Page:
Boston Medical Center’s Grayken Center for Addiction is a leading innovator for models of care that reduce overdose deaths and hospital admissions and support people toward long-term recovery. With Massachusetts’ overdose death rates at twice the national average, the hospital’s Addiction Consult Service is solving a particularly difficult problem of engaging people in treatment before an overdose occurs. Now, other hospital systems are taking note. In the fall of 2018, NYC Health + Hospitals, the largest public health care system in the nation, rolled out a program based on the BMC model.
In the midst of the nationwide opioid crisis, finding people who require medical intervention for substance use usually happens in the treatment bays of the Emergency Department (ED). BMC’s Addiction Consult Service identifies people who need help before they are brought to the ED for an overdose. The pioneering program reaches out to hospitalized patients on BMC’s inpatient floors. Here, physicians educate and connect with patients hospitalized for a variety of illnesses or injuries who may benefit from addiction treatment. The multidisciplinary team includes addiction specialists, a social worker and a peer wellness and recovery advocate. The service currently touches more than 1,000 patients a year who might not otherwise seek medical services until an overdose occurs.
“We know roughly 17 percent of our inpatient population has an active substance use disorder. The consult service provides a potentially life-saving entryway into treatment and recovery for these patients,” explains Zoe Weinstein, MD, director of the Addiction Consult Service. “We really strive to build relationships with patients while they are here at the hospital and post-discharge. We are having conversations, providing little activities to help them pass the time and meet them where they are on their journey. Building these relationships on a human level is a major key to our success.”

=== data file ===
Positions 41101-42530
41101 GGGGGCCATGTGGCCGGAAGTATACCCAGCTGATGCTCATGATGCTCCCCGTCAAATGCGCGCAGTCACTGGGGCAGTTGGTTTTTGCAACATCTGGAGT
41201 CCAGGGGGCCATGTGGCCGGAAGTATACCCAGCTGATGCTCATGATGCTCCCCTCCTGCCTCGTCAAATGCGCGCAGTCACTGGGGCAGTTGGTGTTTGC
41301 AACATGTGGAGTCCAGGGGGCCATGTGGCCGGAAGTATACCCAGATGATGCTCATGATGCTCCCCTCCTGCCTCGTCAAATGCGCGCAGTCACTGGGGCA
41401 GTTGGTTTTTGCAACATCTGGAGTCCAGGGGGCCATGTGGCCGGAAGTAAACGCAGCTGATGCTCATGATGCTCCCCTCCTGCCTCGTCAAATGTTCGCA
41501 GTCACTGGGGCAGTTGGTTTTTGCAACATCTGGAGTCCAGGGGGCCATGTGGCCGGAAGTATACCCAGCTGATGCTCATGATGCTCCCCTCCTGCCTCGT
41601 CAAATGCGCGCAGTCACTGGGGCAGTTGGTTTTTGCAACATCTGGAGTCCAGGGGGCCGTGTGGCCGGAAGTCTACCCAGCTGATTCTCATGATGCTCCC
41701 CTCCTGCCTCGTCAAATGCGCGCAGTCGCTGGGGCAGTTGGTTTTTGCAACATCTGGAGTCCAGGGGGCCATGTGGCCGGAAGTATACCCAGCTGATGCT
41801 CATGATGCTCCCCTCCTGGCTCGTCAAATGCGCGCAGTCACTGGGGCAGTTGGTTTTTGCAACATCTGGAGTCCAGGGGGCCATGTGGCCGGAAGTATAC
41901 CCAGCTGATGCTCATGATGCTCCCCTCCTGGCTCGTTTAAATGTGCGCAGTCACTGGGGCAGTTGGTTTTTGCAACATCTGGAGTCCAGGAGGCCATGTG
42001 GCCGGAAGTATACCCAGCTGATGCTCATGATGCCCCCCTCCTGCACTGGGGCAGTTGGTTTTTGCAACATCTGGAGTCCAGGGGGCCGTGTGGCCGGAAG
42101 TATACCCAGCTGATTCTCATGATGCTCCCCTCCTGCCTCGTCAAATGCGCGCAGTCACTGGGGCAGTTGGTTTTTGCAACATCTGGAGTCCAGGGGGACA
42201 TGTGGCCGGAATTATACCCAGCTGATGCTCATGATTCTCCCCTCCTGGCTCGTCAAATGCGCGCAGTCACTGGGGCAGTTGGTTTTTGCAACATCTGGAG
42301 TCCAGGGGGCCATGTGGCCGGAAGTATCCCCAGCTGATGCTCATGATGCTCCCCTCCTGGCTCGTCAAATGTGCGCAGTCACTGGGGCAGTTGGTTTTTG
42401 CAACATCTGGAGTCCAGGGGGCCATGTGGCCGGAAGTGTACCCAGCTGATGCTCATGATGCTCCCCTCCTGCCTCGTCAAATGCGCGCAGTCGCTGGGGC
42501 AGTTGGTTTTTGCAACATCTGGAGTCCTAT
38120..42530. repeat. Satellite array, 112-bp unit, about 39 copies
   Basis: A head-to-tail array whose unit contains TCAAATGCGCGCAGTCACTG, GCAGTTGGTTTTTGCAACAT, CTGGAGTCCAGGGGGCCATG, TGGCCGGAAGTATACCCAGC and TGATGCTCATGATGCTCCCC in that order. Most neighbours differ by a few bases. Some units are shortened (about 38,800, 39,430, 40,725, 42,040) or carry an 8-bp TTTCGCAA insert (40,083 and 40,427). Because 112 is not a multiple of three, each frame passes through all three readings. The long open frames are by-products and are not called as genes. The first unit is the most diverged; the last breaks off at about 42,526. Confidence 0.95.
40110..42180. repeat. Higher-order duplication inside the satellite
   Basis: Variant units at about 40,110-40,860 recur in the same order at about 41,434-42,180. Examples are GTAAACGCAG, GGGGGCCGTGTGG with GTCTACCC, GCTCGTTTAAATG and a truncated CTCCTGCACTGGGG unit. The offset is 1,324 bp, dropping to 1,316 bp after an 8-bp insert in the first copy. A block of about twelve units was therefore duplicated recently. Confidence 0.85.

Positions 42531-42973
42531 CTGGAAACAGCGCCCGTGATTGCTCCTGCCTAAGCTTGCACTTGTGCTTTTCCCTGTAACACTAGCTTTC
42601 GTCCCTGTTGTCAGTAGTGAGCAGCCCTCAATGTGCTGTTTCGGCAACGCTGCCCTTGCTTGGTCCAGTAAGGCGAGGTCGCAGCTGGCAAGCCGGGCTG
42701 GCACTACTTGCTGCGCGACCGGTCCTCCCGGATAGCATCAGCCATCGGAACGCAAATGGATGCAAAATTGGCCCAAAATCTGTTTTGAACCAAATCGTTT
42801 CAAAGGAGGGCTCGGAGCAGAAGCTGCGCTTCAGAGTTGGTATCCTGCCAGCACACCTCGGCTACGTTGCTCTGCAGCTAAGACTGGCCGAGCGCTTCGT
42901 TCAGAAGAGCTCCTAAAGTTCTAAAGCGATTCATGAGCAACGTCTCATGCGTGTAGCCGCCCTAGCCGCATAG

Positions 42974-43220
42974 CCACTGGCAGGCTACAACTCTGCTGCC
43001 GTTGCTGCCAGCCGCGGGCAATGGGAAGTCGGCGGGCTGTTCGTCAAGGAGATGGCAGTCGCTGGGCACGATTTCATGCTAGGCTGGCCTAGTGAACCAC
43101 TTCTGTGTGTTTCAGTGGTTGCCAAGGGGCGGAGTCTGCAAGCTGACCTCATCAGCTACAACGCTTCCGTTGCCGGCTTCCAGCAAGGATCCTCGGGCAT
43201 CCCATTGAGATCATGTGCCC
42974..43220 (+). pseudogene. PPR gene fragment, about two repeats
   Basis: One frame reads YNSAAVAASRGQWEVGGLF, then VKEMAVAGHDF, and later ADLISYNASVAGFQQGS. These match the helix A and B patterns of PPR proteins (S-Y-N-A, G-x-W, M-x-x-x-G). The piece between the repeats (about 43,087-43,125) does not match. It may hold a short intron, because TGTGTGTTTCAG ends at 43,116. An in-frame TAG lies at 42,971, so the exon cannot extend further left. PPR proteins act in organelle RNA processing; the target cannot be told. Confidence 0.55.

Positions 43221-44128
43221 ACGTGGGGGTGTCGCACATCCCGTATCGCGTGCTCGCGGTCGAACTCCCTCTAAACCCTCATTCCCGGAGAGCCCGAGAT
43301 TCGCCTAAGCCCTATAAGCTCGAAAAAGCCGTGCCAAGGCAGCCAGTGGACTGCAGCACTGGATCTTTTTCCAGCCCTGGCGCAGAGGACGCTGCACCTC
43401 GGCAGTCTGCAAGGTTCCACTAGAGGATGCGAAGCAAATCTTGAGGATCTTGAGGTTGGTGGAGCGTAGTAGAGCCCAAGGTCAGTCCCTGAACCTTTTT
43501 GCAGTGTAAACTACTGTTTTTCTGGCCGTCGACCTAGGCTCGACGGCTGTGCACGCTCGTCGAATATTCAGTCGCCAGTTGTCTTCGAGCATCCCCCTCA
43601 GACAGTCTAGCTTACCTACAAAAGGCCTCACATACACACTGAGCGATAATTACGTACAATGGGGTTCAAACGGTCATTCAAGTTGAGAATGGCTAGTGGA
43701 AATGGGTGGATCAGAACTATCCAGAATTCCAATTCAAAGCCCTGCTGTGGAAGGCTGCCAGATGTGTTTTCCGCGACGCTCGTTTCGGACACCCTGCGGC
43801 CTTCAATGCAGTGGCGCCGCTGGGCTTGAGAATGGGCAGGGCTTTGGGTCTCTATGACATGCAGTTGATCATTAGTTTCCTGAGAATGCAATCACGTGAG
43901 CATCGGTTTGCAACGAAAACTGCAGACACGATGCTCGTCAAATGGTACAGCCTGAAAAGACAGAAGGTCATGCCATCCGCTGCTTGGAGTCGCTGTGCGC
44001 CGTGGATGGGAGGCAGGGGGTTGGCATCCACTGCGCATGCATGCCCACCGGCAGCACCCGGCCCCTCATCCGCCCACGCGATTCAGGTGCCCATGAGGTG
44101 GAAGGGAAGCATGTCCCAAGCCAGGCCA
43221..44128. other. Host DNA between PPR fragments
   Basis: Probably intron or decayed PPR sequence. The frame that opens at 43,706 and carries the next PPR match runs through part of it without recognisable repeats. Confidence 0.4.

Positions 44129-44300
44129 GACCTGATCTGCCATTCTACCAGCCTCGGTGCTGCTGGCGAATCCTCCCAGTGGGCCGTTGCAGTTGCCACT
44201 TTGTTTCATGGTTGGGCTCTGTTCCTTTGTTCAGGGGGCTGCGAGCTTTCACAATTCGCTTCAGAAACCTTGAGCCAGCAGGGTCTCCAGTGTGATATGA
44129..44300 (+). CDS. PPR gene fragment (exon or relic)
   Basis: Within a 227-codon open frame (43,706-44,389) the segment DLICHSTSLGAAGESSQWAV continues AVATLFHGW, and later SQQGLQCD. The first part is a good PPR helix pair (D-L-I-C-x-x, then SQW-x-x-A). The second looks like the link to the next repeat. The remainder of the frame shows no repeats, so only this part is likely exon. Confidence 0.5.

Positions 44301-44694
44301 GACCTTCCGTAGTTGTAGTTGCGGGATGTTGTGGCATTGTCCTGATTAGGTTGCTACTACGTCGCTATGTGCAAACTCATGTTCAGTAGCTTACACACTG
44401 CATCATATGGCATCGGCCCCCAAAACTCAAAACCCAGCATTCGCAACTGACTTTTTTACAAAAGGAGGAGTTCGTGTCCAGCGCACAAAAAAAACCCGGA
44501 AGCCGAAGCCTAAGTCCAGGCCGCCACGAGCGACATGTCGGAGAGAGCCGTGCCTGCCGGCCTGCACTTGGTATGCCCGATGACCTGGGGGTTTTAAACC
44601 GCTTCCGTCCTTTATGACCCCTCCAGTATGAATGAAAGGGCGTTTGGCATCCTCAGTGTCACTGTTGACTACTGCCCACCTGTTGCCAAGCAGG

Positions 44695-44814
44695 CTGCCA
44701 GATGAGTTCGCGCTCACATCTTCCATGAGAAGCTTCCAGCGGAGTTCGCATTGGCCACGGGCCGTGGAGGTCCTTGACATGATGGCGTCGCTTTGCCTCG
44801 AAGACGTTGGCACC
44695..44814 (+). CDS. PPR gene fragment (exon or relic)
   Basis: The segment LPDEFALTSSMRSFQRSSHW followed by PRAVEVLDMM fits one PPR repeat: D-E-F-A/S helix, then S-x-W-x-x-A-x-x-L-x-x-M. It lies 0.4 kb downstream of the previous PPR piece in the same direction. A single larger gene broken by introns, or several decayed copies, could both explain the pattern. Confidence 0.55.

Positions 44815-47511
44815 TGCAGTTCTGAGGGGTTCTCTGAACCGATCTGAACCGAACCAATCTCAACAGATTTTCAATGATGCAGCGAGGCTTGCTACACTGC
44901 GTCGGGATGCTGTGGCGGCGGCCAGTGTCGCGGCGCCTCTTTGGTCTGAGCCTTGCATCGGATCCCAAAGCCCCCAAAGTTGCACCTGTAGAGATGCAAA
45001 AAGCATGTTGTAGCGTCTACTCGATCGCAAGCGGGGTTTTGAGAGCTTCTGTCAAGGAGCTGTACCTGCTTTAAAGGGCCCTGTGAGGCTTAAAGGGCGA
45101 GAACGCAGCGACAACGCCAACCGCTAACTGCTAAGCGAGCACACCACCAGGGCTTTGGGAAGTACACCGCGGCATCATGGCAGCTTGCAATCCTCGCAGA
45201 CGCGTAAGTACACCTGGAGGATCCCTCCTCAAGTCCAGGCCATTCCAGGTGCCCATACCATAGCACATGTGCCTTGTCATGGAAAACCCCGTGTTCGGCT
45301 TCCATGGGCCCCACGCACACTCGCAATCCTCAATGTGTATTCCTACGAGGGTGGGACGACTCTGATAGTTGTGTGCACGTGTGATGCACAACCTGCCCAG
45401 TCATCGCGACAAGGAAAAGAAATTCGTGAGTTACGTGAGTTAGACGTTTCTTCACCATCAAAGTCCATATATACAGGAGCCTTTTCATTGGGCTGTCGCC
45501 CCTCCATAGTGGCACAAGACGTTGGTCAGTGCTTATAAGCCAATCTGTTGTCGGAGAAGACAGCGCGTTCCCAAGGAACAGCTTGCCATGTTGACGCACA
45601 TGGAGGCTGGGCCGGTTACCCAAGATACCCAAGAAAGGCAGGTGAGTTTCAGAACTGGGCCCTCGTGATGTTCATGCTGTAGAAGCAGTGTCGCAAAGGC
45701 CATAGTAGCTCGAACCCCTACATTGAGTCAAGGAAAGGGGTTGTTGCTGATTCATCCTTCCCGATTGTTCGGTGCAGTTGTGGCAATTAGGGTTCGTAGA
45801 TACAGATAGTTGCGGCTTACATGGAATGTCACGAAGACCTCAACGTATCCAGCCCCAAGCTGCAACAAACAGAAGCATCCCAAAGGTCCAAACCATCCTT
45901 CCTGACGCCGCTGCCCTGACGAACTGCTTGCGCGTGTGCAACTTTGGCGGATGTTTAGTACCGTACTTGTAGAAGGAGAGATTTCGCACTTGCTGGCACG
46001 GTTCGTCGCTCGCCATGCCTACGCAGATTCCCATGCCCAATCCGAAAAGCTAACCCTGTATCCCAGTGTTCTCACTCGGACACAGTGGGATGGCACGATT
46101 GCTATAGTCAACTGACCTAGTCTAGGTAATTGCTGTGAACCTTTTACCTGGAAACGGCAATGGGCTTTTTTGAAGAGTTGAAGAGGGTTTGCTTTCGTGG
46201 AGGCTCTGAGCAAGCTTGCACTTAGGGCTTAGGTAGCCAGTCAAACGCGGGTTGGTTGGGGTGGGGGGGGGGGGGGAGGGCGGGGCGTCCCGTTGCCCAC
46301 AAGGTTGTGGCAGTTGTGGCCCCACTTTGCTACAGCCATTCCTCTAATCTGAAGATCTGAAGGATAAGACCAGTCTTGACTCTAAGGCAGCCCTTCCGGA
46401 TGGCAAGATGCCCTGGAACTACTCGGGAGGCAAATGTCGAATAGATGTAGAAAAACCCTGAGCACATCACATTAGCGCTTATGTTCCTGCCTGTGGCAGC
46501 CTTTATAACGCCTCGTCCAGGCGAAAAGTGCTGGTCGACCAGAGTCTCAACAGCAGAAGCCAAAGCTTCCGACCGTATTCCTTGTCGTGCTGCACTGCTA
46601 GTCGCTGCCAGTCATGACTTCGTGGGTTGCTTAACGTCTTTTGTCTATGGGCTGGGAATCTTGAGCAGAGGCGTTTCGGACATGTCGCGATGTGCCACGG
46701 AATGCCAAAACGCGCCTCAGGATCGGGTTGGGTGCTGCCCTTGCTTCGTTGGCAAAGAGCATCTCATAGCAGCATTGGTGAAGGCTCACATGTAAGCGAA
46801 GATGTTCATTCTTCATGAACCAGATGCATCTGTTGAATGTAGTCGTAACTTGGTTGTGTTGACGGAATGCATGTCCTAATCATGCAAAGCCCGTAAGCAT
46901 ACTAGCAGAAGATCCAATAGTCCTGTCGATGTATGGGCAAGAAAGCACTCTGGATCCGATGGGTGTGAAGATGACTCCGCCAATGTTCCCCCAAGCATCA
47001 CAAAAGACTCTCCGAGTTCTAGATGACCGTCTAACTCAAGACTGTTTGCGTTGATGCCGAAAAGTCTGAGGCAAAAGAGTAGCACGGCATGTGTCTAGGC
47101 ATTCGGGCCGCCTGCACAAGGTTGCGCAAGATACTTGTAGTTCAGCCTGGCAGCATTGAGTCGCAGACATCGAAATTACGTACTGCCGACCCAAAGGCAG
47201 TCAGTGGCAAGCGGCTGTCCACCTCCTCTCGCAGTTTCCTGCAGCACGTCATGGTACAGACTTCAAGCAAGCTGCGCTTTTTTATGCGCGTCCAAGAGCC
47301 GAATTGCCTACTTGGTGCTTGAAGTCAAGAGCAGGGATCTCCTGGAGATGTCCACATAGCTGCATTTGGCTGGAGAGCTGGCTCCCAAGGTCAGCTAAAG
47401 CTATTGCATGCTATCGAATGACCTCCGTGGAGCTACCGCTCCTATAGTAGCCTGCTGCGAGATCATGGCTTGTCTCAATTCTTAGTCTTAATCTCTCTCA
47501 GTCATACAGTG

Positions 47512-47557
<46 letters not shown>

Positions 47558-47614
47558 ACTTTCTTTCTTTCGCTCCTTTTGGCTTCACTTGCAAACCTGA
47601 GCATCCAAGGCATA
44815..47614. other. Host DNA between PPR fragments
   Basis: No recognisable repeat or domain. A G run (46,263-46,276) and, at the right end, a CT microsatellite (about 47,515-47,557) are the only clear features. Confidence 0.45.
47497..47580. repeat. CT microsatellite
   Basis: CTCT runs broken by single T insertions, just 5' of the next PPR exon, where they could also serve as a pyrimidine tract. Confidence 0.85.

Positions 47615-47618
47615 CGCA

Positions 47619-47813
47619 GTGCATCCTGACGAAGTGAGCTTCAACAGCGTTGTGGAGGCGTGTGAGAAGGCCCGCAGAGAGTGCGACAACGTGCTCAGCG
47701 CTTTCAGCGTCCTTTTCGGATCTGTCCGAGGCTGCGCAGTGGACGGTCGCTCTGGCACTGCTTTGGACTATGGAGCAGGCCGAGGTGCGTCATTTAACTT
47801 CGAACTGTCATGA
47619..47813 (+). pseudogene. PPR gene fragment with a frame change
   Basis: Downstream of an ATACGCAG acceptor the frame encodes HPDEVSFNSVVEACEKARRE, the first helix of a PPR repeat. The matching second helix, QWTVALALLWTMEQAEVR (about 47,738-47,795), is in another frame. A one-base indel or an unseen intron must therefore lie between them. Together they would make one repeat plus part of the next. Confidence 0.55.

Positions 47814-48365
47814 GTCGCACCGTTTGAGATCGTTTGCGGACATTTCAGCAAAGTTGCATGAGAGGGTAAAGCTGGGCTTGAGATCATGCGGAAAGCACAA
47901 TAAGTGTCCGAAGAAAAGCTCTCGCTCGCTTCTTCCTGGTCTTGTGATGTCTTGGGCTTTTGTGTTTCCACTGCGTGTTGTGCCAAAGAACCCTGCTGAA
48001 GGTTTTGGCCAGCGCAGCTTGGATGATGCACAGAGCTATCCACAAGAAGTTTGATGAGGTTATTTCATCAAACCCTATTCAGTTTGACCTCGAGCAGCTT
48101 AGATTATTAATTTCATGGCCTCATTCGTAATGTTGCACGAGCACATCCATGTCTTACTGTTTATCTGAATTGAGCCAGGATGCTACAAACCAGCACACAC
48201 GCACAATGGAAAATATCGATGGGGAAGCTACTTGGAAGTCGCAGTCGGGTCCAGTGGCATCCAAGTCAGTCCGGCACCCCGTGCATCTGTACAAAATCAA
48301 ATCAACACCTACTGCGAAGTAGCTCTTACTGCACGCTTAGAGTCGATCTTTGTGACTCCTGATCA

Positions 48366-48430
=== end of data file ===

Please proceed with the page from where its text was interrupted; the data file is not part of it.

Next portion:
NYC Health + Hospitals is employing a program based on the BMC model in six of its major New York City-area hospitals. The new Consult for Addiction Treatment and Care in Hospitals (CATCH) program’s target is to reach and deliver treatment to more than 8,000 patients with opioid use disorder annually.
“This is an important shift for our public health system, which historically hasn’t had a mechanism through which to engage patients with substance use disorders unless they are seeking care specifically for that issue,” says Luke Bergmann, PhD, assistant vice president in the Office of Behavioral Health at NYC Health + Hospitals in a press release. “Reaching out to patients and engaging them when they are already here for our care creates a real opportunity for patients to say, ‘I’m ready for help.’”
For Weinstein and her team, it is an honor for the program to be chosen by NYC Health + Hospitals and an exciting opportunity to see how the BMC model can scale to reach more people in need.
“We are excited to lend our expertise to the new initiative and hopeful that the NYC Health + Hospitals’ program will have a far-reaching impact on reducing substance use disorder in the state,” concludes Weinstein. “We are working closely with our New York colleagues as the model rolls out in each of its six hospitals. Every hospital offers an opportunity to see our model in action under unique circumstances and will further guide us on developing best practices that can help address the opioid crisis at a national level.”